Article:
Friday, April 22, 2011

NFL Schedule Allows Room to Make Up Missed Games

With the possibility of a lockout next season, the NFL has crafted a schedule in which there could be no games during the first three weeks of the season yet all 16 regular season games could be played. With a lockout looming as a strong possibility, this is a very smart move by the NFL to keep fans optimistic while negotiations continue.

Every game in week three features teams that share the same bye week later in the season. This allows teams to make up a missed week three during what would have been their bye week later on in the year. The league could also skip the week off between the conference championships and the superbowl, while also playing the superbowl a week later than normal. To be safe, the NFL has booked hotel rooms in Indianapolis (the site of next season's superbowl) for two weeks, in case the championship does get pushed back a week.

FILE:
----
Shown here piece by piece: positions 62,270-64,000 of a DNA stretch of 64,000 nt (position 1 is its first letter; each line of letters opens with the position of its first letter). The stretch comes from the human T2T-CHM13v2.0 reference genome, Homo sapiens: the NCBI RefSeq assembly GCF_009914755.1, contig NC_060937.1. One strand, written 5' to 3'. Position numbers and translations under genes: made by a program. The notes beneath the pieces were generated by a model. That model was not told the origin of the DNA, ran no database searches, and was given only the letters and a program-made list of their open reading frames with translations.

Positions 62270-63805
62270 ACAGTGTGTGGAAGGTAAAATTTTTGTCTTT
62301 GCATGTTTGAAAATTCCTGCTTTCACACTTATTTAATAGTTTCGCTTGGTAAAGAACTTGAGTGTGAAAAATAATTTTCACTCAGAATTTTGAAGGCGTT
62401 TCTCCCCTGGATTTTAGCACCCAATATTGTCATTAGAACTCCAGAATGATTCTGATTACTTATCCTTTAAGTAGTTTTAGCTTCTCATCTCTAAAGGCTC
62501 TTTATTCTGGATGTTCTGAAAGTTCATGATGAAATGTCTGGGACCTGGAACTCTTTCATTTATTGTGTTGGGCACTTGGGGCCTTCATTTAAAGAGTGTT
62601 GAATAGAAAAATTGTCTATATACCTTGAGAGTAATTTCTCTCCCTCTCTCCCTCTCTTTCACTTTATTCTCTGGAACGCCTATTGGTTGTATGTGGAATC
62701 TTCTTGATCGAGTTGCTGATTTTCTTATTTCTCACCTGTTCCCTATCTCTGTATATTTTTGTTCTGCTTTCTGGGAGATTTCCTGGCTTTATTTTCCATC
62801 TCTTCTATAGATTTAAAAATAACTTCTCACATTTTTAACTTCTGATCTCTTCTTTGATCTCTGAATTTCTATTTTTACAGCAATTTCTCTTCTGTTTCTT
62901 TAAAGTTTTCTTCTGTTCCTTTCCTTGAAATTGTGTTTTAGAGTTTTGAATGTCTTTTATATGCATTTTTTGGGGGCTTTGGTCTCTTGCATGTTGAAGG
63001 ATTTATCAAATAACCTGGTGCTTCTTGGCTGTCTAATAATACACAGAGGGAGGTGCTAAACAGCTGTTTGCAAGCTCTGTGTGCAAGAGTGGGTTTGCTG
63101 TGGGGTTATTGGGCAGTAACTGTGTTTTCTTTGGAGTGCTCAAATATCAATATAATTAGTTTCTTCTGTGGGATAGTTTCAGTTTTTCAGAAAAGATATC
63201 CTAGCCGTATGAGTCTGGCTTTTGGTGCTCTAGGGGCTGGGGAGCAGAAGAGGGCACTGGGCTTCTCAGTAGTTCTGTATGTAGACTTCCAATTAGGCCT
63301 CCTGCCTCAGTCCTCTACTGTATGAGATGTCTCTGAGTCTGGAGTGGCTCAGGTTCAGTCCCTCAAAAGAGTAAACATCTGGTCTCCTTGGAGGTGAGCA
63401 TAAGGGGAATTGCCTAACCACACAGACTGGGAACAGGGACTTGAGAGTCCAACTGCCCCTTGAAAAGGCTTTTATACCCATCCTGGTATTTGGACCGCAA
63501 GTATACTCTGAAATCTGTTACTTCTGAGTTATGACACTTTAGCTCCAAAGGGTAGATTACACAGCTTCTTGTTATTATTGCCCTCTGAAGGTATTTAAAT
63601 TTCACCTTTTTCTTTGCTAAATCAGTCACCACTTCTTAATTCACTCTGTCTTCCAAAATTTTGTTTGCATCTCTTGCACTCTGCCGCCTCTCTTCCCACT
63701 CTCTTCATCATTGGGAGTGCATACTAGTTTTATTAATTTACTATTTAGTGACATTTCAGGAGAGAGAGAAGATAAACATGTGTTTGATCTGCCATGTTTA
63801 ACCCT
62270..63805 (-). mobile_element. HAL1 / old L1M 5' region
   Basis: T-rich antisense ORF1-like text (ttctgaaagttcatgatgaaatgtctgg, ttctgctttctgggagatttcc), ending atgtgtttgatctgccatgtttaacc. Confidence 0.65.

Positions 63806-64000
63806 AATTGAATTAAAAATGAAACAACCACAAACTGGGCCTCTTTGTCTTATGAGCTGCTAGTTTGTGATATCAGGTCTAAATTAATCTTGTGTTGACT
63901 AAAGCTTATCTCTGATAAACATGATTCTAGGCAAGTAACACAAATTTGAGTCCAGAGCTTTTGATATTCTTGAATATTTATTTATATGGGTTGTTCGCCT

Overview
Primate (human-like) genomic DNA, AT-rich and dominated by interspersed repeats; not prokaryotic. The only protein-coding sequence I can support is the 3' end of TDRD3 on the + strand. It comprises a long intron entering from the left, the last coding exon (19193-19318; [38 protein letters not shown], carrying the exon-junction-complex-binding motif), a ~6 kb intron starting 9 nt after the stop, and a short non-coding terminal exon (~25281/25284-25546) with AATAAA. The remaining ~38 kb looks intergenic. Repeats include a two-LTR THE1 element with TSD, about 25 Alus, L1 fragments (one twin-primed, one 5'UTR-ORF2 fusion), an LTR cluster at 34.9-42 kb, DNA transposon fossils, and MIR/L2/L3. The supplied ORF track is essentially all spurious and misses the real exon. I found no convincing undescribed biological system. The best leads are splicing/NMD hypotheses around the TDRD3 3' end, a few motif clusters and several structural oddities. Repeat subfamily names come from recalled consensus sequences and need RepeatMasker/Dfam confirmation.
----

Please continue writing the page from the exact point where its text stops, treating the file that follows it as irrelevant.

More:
The regular season is scheduled to kick off September 8 with the Packers hosting the Saints. With the wrinkles in the schedule, the season's start could be delayed until October 2nd and still end February 12. Not bad at all. Kudos to the NFL for drafting an emergency plan and trying to give fans as much football as possible.

Tuesday, March 29, 2011

Retired Players Try To End NFL Lockout

A new twist has emerged in the battle between NFL owners and players that could potentially eliminate next season's lockout. Four retired NFL players, including former Chief’s running back Priest Holmes, filed a federal class action, antitrust lawsuit against the NFL on Monday. These players hope their actions will break the NFL lockout.

One big development in this suit is the inclusion of draft-eligible prospects. College players awaiting next month’s draft are not represented by the union, and therefore cannot be held accountable for its decertification. However, the NFL lockout is affecting these players, and the suit argues that it is rediculous to hold a draft in April and then lockout the players drafted.